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The back deals: Professional athletes didn’t want you to see: Part 2


A couple years have passed since Alex Rodriguez was accused of using steroids, but has he done it again? Allegations have once again come up for players using steroids in the MLB to enhance there playing ability for various reasons. Over the years many players have used steroids to become the best batters or pitchers in the league. Many have been accused but only several have been caught and punished for using steroids. Does this mean the end of Alex Rodriguez with the Yankees, or could it just be allegations seeking for attention?

Anabolic steroids were developed in the 1930’s for mostly the use of weight gain for people who were sick or needed bone growth. In 1939, these so called steroids were banned from public sale without a perscription. In recent use, people who mostly use anabolic steroids use them for personal gain which fancies among body builders and professional athletes. You mainly see this in male sports compared to female. Major League Baseball is one of the top sports to use performing enhancing drugs in the field of play. Even if there is a prescription prescribed by the doctor, the MLB does not accept this and the player will be punished. The legal side of this is that you cannot sell steroids and if you do, you can be arrested. Steroids are treated like any other substance that cannot be sold to the public.

 Major League Baseball’s drug policy was created in the spring of 2006. They called the program the “Joint Drug Prevention and Blunt Treatment Program,” to prevent this scandal for any substance. The policy and program was established and agreed upon by the MLB Players Association and the Office of the Commissioner of Baseball. It ends the use of  anabolic steroids and other illegal drugs.  The program has no power to discipline players for violations of the drug policy, except to place them in the appropriate treatment programs. Punishment is determined by the Commissioner of the MLB.

The first announcement of any type of drug policy for punishments came in 2004. First time offenders receiving 10 days, second time 30 days, third time 60 days and the fourth time being one year without pay. The next step was to have the policy reviewed by the U.S. congress in 2008. The new rules were 50-game suspension for a first offense, a 100-game suspension for a second, and a lifetime ban for a third offense taking place. There was a total of 67 players being suspended for violating the policy. At the top of the list, only one made it to 80 games and two to 100 games.

The 80 game suspension was given to Neifi Pérez on Aug. 3, 2007 and the 100 games with Manny Ramirez April 8, 2011, and Guillermo Mota on May 7, 2012. One student, while standing in line at Monteys, said “Seriously who cares if they use steroids or not. No one wants to go to a game and see a single or strike out, they want to see home runs that’s the fun part about baseball.” He also proceed with saying,  “ It’s even cooler if the pitchers take them then maybe you’d be able to see a perfect game thrown.”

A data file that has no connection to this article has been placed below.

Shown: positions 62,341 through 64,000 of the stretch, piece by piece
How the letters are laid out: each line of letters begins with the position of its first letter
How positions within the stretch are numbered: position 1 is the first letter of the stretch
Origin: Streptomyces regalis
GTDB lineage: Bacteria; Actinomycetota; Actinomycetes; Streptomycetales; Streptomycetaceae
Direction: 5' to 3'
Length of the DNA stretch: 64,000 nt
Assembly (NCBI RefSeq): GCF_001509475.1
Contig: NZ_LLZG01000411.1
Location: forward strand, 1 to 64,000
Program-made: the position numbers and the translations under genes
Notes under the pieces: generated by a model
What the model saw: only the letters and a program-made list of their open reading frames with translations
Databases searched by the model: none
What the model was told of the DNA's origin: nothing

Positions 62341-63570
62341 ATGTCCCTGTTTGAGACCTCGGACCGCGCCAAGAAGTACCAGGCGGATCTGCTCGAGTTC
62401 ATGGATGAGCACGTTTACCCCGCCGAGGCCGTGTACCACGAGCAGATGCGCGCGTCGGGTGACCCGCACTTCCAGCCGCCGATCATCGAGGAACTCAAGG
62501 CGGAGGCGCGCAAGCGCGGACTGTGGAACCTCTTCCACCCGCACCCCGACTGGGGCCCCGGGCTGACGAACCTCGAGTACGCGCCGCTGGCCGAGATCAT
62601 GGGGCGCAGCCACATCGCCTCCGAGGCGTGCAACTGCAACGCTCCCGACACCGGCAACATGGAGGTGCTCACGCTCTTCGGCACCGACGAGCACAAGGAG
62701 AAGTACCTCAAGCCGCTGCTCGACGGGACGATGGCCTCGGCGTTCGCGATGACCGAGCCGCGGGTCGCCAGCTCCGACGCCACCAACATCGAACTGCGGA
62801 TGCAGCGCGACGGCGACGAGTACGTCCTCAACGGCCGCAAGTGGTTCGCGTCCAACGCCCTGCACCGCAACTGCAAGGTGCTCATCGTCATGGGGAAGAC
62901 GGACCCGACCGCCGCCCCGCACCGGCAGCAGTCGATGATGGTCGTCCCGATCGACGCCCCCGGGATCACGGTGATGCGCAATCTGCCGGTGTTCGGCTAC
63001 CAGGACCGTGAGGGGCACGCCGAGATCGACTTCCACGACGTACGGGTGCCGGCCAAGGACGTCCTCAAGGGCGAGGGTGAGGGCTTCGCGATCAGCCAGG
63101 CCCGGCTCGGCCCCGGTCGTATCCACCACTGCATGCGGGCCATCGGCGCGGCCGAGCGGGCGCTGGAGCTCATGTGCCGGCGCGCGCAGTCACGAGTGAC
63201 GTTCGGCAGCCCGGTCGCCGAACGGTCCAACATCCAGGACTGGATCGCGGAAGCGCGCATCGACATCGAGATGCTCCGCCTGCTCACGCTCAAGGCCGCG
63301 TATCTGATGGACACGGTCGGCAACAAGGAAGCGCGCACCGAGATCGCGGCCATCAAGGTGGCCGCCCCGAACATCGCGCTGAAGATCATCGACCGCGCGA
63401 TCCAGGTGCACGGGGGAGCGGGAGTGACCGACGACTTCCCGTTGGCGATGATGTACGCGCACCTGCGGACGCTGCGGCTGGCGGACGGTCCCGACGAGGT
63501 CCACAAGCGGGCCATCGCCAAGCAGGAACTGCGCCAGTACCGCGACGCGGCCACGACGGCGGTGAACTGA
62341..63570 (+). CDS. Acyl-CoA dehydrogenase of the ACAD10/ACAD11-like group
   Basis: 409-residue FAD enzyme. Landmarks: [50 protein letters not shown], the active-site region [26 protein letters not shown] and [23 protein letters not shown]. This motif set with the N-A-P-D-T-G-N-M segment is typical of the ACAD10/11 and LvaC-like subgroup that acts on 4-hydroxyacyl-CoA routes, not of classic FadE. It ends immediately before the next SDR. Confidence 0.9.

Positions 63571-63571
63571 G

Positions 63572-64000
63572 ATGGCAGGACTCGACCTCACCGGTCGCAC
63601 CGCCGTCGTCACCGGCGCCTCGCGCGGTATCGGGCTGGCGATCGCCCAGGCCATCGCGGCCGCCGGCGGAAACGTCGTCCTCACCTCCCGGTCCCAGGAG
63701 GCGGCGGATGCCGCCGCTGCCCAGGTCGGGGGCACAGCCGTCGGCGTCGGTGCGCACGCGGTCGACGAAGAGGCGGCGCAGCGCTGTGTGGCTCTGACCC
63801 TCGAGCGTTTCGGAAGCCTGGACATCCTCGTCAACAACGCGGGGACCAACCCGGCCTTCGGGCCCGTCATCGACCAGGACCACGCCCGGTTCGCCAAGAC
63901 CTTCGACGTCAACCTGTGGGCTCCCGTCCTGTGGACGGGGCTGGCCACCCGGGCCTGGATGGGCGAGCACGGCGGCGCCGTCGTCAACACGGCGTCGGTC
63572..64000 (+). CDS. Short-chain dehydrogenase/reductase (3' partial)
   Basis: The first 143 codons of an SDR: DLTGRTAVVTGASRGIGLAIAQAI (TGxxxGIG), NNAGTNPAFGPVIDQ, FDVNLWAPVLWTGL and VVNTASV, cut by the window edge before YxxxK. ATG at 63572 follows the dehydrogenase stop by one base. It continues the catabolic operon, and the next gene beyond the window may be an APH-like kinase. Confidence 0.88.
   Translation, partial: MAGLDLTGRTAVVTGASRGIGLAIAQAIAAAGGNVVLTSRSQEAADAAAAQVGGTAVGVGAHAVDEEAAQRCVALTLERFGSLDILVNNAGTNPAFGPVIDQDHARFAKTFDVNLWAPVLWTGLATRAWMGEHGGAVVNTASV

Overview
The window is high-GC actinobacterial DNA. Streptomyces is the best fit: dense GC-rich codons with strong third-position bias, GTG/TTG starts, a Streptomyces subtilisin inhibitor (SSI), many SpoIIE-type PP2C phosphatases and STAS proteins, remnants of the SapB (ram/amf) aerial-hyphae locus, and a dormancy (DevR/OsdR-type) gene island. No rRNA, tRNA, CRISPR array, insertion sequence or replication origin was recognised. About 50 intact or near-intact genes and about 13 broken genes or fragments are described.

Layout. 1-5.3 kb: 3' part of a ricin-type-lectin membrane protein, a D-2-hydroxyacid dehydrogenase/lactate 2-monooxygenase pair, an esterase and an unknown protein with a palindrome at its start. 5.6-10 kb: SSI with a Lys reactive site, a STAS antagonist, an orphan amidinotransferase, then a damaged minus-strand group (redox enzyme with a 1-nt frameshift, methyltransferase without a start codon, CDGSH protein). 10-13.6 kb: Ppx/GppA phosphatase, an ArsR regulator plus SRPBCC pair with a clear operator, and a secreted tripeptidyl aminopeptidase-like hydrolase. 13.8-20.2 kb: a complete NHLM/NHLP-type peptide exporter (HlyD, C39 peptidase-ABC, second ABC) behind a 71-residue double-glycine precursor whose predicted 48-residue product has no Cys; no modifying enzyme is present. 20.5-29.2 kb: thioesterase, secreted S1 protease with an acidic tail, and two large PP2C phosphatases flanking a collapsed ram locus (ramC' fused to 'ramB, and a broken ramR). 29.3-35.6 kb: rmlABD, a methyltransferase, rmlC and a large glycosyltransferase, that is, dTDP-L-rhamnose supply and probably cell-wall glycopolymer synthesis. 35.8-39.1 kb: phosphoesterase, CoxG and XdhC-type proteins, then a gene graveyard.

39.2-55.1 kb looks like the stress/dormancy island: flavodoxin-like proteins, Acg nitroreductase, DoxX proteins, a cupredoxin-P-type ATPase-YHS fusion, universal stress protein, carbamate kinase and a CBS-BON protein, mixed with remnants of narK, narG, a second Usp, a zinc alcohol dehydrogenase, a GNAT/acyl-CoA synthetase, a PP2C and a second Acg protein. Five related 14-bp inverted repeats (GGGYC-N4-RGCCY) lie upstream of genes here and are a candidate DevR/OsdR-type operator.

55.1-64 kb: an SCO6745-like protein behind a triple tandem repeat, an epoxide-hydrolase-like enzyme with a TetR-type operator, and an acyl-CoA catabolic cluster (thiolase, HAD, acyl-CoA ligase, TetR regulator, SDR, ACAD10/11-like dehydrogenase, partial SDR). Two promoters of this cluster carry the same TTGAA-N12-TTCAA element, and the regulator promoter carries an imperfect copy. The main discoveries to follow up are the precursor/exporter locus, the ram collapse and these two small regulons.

Alex Rodriguez got lucky while with the Texas Rangers in 2003. He tested positive for a banned substances and was listed as one of 104 players who tested positive in the random drug test. 

The list with the names on it was to be confidential and not released to the public. Until Rodriguez found out from Gene Orza that in  late Summer early fall of 2004, the list of names had been seized by federal investigators and would probably be released. Rodriguez went on the record of denying all allegations even in 2007 interview with Katie Couric on “60 Minutes.” Found inside of the book published in 2008, “Big Names, Big Liars, and The Battle to Save Baseball,” written by Jose Canseco, he claimed that he  introduced Rodriguez to a steroids dealer. Canseco, who has admitted using steroids, subsequently said he had no knowledge of any drug or steroid use by Alex Rodriguez.

Rodriguez looked like he was in the clear for a while, until he told ESPN on February of 2009 that he had taken steroids during a three year span with the Texas rangers from 2001 to 2003. This was shocking news and headline news to the world that he had denied for so long, and now he finally admitted it.  Although that wasn’t the end of the allegations. In 2012-2013 Rodriguez was accused of using steroids again because his name was on a list of patients that were said to be at a facility in Florida run by a guy that was associated with supplying others with steroids in the past. When CJ Maholland got another chance to talk about sports, he said, “Finally something I know I don’t think that Alex Rodriguez would be that stupid to do steroids again but if he is then he deserves what he gets.” He continued on with saying, “I don’t think he did what they are saying he but I guess we will eventually see the outcome.”

Currently, Alex Rodriguez is on the 60 Day DL and will not return until after the all star Break. There have been talks about cutting Rodriguez from the team if he is involved with the alleged steroid scandal but there hasn’t been an official word from the Yankees top guys in charge.  If they were to do this they would be losing about 100 million dollars or more that would be owed to him with no clause in his contract or any way to avoid not paying him. One student at Bloomsburg said, “Well it would be stupid to get rid of him. He is a good contribution to the team when he is healthy, and they would lose a lot of money. Why not take a chance on him? It’s better to lose trying than not to try at all. With everything going on, only time will tell what would happen, because no one know what the future holds for anyone.”